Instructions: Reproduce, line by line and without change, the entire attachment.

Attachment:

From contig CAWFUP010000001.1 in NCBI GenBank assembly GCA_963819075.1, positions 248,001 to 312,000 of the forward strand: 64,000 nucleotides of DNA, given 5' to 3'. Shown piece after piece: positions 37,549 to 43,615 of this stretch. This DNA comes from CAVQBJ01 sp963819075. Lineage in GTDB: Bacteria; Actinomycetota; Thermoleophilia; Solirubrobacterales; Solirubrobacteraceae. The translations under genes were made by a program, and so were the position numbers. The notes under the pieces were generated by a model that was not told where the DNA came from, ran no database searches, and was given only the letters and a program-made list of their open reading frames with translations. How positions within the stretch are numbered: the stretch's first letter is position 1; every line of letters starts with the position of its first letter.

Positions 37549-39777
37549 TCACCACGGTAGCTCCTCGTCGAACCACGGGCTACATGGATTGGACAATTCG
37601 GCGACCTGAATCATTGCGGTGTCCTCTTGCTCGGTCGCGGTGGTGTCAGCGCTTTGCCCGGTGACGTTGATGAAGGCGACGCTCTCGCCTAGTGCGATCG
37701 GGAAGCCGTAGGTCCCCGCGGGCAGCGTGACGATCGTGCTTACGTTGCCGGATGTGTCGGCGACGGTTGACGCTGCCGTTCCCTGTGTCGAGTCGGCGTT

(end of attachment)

From contig CAWFUP010000001.1 in NCBI GenBank assembly GCA_963819075.1, positions 248,001 to 312,000 of the forward strand: 64,000 nucleotides of DNA, given 5' to 3'. Shown piece after piece: positions 37,549 to 43,615 of this stretch. This DNA comes from CAVQBJ01 sp963819075. Lineage in GTDB: Bacteria; Actinomycetota; Thermoleophilia; Solirubrobacterales; Solirubrobacteraceae. The translations under genes were made by a program, and so were the position numbers. The notes under the pieces were generated by a model that was not told where the DNA came from, ran no database searches, and was given only the letters and a program-made list of their open reading frames with translations. How positions within the stretch are numbered: the stretch's first letter is position 1; every line of letters starts with the position of its first letter.

Positions 37549-39777
37549 TCACCACGGTAGCTCCTCGTCGAACCACGGGCTACATGGATTGGACAATTCG
37601 GCGACCTGAATCATTGCGGTGTCCTCTTGCTCGGTCGCGGTGGTGTCAGCGCTTTGCCCGGTGACGTTGATGAAGGCGACGCTCTCGCCTAGTGCGATCG
37701 GGAAGCCGTAGGTCCCCGCGGGCAGCGTGACGATCGTGCTTACGTTGCCGGATGTGTCGGCGACGGTTGACGCTGCCGTTCCCTGTGTCGAGTCGGCGTT